3. What I said on the first page of the comments was not the clearest way to say what I meant. That's why in my recent comment I said to replace "is decreased" with "is going to be decreased." The decreases all apply during step 5, after which the cost reverts back, which is what the definition of decreases is addressing. It's saying that if you reduce the cost of something, it reverts back to its printed cost afterwards. It is not suggesting in any way that ongoing abilities are "off" at any point during the game. What I meant was clearer in a later post when I said that there is a difference between when an ongoing ability applies and when it matters. Her ability is always applying, it just doesn't matter unless the card you are playing is the first yellow event you're playing in the round. Everything else you said had to do with moments that you weren't playing the card. I've never said that the discount affected cards in your hand when you weren't playing a card. Her ability is always on, the discount affects a card if it's the first yellow event and you are playing it.
  4. I am going to repeat something I said earlier. "It's always active. If you play a red upgrade, her ability is active. If you pass, her ability is active. Even after you play a yellow event, her ability is still active for the rest of the round, it just won't do anything. For every moment of the game, from set up to Jyn being defeated (or victory without Jyn being defeated), her ability is active. It is ongoing." The rules do not mention anything about ongoing abilities ending for the round. Yes, the decreasing part of Jyn's ability lasts only for duration of the decrease. All this says is that the card reverts back to its original cost after you play it. The decrease is the effect of her ongoing ability, it is not her ongoing ability. I understand what you're saying as far as the decreases apply during the same part, so replace the parts of my previous response to you where I said "is decreased" with "is going to be decreased." The fact of the matter is the ongoing ability is always on. The reason Reaping the Crystal and Padawan work together (and why K-2SO and Reaping do not work together for like a DH-17) is because Reaping the Crystal targets the card in your hand, during a point when the decrease (or increase) isn't applied. I think I'm done, though. There is more than enough explanation, there's an example, there's an altered version of that example, and there is also a screenshot from a main judge. And there is a disclaimer explaining that FFG could very well decide that it works, and it doesn't change the fact that right now, it doesn't. People are always welcome to play however they want in a non-competitive setting.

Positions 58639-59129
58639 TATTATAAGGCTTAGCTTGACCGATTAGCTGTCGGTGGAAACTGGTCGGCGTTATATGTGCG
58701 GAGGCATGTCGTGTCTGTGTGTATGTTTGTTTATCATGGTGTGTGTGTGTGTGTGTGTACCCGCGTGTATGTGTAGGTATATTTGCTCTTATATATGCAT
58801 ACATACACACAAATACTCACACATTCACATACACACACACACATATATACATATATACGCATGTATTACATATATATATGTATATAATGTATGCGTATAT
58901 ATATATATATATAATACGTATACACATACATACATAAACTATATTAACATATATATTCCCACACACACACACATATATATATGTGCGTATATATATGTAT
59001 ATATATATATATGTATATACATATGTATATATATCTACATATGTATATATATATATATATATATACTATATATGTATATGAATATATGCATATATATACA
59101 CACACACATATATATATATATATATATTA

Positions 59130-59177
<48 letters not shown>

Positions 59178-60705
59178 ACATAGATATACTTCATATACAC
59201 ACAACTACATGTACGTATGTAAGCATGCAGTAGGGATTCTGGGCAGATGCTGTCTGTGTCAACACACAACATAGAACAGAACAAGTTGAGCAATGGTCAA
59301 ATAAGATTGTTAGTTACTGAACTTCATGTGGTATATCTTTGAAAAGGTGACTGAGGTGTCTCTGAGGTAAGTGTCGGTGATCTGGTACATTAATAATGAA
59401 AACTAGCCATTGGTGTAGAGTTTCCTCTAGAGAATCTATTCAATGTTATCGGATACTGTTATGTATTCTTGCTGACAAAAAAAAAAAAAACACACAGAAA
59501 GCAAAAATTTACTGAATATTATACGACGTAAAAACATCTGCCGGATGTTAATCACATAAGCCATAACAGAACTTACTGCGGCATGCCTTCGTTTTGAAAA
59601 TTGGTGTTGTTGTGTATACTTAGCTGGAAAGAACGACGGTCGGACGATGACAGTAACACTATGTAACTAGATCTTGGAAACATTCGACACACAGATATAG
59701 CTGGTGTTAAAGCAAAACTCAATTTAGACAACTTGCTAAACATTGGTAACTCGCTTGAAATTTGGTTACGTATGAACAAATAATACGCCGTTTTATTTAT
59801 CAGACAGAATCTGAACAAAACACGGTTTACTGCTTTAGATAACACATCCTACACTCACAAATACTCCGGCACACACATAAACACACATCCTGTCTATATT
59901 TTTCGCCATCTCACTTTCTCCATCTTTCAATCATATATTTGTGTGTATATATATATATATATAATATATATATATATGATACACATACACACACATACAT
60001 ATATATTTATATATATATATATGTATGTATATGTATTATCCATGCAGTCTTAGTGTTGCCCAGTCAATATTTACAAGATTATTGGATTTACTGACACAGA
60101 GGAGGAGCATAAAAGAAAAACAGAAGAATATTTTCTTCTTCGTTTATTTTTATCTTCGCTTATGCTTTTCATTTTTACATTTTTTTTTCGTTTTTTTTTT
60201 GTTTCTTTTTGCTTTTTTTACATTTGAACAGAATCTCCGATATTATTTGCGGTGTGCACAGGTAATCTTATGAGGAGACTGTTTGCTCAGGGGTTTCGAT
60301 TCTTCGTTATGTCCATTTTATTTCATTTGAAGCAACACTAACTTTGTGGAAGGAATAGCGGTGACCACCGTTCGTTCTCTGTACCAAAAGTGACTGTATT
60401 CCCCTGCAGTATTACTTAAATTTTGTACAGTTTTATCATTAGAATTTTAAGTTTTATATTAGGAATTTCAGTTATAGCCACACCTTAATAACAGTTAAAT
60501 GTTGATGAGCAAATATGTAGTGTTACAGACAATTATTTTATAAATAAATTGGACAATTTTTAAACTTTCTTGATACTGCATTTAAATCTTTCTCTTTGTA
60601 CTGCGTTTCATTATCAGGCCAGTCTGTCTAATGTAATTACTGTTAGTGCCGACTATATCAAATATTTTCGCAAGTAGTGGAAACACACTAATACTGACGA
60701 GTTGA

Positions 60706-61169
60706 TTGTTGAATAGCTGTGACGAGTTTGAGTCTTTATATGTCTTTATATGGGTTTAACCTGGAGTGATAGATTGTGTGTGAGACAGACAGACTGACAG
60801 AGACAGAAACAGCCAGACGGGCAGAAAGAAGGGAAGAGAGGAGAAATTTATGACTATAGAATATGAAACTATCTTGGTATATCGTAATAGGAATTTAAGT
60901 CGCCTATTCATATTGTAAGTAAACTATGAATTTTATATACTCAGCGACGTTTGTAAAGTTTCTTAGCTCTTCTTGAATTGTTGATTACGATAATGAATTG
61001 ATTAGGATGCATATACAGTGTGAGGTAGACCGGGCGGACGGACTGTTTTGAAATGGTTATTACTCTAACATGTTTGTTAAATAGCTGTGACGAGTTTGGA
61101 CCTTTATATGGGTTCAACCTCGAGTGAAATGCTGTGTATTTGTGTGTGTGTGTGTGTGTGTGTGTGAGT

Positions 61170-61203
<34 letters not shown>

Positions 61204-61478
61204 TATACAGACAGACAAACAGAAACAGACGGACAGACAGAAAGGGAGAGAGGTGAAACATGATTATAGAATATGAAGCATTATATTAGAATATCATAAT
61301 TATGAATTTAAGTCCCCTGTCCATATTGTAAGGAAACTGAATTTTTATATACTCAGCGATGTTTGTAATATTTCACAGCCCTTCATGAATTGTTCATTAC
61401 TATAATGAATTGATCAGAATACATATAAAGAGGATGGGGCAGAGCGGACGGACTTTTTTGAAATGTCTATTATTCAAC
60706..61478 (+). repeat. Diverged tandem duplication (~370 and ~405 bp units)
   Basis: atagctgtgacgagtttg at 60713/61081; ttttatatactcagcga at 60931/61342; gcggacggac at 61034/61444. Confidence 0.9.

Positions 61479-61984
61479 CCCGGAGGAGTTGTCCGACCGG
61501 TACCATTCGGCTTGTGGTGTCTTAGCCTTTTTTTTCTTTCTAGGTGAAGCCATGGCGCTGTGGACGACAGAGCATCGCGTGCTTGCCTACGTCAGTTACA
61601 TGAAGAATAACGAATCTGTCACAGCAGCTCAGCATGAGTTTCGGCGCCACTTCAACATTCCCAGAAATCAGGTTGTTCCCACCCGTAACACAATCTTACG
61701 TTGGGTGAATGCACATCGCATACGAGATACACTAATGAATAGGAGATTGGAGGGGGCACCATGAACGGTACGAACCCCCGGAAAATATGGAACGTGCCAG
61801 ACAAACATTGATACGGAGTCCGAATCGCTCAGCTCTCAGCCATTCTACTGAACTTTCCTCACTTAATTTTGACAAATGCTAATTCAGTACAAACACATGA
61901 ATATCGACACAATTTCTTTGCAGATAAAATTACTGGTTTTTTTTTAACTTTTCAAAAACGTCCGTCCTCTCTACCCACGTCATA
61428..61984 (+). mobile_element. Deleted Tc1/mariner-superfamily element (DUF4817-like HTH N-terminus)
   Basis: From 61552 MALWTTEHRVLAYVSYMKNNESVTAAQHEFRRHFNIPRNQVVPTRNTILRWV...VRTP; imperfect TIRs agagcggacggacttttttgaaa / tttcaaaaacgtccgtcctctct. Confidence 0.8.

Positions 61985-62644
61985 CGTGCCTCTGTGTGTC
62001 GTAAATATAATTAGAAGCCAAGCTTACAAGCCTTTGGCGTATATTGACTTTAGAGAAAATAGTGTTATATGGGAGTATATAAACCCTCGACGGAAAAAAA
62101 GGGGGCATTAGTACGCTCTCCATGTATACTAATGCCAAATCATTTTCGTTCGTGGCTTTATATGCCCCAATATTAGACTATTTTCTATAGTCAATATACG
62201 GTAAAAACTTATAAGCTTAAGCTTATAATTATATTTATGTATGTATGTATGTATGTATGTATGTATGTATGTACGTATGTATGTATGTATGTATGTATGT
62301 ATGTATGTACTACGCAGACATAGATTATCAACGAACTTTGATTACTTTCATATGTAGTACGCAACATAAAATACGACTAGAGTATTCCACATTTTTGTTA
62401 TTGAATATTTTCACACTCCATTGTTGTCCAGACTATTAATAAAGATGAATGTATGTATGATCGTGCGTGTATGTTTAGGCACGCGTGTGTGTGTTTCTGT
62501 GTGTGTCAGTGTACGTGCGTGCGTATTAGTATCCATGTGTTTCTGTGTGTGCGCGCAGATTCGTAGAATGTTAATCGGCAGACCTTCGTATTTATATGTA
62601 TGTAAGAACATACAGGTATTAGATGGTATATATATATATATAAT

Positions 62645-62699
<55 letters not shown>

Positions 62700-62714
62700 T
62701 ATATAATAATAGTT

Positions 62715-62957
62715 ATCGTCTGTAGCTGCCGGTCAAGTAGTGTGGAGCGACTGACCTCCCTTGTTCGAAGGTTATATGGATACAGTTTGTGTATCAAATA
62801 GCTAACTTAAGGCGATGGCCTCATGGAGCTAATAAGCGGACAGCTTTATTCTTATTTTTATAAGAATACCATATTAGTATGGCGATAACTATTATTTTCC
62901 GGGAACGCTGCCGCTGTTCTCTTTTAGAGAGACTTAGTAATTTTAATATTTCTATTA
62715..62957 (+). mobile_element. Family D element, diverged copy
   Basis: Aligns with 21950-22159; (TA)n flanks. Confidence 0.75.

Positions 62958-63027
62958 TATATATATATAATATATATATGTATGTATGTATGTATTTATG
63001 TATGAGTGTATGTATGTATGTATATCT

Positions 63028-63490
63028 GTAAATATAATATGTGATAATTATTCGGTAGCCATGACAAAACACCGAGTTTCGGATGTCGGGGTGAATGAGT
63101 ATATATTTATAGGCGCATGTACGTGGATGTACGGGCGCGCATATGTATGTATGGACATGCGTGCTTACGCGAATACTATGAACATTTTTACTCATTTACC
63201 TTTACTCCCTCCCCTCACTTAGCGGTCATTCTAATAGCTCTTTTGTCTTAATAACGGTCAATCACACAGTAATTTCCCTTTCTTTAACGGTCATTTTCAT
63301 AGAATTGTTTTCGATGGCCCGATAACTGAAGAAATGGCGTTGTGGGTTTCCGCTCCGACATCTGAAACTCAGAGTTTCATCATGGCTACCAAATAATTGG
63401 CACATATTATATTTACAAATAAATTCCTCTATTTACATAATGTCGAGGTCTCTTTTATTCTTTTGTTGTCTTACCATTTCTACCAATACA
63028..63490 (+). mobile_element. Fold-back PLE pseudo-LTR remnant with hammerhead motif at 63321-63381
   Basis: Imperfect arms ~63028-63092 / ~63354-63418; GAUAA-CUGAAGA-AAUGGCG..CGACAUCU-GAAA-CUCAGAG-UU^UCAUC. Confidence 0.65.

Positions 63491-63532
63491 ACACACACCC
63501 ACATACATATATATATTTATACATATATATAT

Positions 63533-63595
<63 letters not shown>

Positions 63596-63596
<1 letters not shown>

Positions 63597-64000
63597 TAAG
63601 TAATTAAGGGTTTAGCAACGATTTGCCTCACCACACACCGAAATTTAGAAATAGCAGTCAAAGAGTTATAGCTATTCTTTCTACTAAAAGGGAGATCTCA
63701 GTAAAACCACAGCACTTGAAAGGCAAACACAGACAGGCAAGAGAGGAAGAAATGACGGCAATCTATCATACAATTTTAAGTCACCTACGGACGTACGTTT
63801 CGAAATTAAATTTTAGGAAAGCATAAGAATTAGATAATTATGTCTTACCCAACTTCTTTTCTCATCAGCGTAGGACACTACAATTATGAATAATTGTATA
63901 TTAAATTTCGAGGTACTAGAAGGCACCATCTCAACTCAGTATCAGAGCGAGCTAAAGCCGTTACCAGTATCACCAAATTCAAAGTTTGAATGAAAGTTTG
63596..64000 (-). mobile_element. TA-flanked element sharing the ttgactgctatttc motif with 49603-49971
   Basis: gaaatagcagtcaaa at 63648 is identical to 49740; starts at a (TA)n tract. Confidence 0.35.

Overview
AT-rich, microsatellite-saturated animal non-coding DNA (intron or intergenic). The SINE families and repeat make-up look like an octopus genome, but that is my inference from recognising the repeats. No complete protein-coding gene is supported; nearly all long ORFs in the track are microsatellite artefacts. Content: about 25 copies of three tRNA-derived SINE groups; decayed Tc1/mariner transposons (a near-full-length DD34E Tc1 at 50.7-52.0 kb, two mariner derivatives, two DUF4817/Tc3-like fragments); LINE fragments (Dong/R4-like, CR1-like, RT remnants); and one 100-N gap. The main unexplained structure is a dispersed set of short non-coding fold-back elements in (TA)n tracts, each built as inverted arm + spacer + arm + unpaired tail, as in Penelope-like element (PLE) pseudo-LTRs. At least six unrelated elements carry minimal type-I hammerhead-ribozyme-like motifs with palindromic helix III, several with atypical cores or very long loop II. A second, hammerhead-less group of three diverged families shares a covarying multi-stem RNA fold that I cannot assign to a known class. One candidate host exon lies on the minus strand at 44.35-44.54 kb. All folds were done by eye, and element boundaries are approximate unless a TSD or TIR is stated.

5. Well, even if you've played a yellow event that round, it still applies at all times, because it's always on. It's just that only the first yellow event can be the first yellow event, so it's the only one that gets the discount. And I, too, feel like it's clear. The problem was people trying to argue that because discounts were all applied during the same step that meant they were applied at the same time and could be put in an order, and then not accepting "ongoing abilities are always on" as an answer. So I had to get creative. I would certainly not start explaining with where I eventually ended up.